This is an extended essay working off two official documents, and public ones at that: one, the voluminous draft of the National Education Policy 2019 (henceforth Draft NEP) authored by the K. Kasturirangan-led Committee appointed by the Ministry of Human Resource Development, (MHRD) Government of India and, second, the brief report on ‘Promoting and Improving the Quality of Research in Indian Universities/Colleges’ headed by P. Balaram under the auspices of the University Grants Commission (UGC) [accordingly, UGC-Balaram report]. My interest is as much with the former as with the latter; and, although they can be commented upon independent of each other, it is the combined resonance of these two policy suggestions that I am interested to examine (especially as they bear on the higher education [HE] space in India).
Continue reading Education on Education – Reclamation, and Other Mediations: Sasheej Hegde
This is a guest post by BOBBY KUNHU
That subjective morality influences judicial interpretation of law is a given. But, this influence has to remain within the paradigm set by the law and cannot operate outside it or breaking it. So there are two moralities that effect the outcome of any case, one the morality of the law itself and second how the morality of the judge works in the interpretation of the law. It is in this context that judicial attitude towards sexuality has to be analyzed. And for this first the entrenched patriarchy of the legal profession has to be acknowledged. The best evidence for this is the representation of women at every level of the profession from the bench to senor advocates to advocates on record to the lowest echelons of the bar and judicial bureaucracy.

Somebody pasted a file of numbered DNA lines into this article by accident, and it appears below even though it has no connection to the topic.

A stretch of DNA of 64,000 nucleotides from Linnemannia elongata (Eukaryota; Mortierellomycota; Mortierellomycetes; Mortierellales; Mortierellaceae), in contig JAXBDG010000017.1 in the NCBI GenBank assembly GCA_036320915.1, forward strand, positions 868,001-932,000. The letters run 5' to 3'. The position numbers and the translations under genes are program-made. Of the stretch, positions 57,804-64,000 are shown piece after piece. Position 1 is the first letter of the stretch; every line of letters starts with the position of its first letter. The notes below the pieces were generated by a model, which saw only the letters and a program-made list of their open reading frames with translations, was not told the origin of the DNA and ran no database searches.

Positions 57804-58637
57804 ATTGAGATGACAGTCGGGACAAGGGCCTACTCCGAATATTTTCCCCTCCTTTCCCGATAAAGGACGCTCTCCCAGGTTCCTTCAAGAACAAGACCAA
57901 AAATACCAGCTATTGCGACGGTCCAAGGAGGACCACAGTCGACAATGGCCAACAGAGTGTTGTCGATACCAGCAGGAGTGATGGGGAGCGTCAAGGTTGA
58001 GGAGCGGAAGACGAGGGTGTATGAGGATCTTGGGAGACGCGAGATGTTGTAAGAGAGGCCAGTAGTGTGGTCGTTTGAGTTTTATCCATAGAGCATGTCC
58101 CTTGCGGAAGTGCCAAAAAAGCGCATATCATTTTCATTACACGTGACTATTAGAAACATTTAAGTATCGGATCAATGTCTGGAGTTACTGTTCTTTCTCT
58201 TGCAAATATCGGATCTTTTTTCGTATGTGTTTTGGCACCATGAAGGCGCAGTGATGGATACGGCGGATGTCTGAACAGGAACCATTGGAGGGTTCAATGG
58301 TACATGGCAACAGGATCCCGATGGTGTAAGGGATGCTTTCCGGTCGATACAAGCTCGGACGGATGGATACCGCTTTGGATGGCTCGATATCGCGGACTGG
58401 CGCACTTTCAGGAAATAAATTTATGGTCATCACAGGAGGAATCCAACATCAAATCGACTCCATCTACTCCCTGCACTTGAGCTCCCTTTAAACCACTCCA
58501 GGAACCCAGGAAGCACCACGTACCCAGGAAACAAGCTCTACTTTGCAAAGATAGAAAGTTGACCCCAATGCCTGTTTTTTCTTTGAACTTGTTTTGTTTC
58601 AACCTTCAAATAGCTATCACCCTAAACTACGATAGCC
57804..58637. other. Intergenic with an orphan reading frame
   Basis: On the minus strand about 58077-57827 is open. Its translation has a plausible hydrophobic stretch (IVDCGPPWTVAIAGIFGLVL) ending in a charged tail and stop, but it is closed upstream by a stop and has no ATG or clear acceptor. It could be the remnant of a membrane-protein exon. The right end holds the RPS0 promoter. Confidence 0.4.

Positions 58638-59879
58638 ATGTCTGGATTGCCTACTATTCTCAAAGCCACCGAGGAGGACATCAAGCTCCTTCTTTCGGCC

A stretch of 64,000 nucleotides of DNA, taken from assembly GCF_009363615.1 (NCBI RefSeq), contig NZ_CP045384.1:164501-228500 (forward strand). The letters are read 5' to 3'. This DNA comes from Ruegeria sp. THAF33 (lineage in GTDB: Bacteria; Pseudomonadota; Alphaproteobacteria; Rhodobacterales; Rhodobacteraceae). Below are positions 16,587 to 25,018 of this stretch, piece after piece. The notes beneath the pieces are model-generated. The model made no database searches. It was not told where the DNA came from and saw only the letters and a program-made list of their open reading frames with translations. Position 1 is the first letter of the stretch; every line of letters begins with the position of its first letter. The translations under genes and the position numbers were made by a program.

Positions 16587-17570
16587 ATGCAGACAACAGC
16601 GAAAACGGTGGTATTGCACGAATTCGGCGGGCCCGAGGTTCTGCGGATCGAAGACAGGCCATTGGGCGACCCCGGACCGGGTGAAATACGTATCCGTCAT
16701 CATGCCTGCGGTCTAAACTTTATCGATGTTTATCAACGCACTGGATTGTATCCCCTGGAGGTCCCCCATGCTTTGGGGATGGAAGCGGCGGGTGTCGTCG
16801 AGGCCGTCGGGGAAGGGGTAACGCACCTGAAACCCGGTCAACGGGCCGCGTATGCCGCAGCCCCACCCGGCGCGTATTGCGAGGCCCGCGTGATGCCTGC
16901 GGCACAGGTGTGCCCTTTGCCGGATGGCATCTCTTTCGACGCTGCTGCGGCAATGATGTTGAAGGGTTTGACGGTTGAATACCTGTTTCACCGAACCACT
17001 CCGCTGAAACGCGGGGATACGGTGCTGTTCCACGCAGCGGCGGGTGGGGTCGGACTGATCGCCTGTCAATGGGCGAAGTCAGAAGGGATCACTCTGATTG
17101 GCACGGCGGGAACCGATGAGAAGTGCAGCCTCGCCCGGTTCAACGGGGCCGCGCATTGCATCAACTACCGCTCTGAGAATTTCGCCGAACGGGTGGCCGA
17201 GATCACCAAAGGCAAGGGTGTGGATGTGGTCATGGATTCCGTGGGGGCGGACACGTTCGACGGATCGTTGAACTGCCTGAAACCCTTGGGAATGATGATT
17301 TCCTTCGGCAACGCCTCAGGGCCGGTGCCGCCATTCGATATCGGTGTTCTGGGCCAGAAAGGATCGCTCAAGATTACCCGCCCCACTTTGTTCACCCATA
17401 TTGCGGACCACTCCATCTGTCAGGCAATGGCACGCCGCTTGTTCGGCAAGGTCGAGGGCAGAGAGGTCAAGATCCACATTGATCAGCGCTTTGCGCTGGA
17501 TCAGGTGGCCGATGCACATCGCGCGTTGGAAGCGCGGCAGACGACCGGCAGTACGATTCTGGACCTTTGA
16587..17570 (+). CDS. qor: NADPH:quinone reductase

Indian law with respect to sexuality is in a Victorian time warp. It continues to criminalize any sexual activity that is not penile-vaginal penetration, so much so that till recently when the definition of rape was amended and the Protection of Children from Sexual Offences Act was enacted this was the paradigm of penalizing non-consensual sexual predation. Add to it the ingredients of individual judges’ patriarchy and accumulated religious and social conditioning.
Continue reading Where Judges Lead Societies Astray: Bobby Kunhu
This is a guest post by Devanik Saha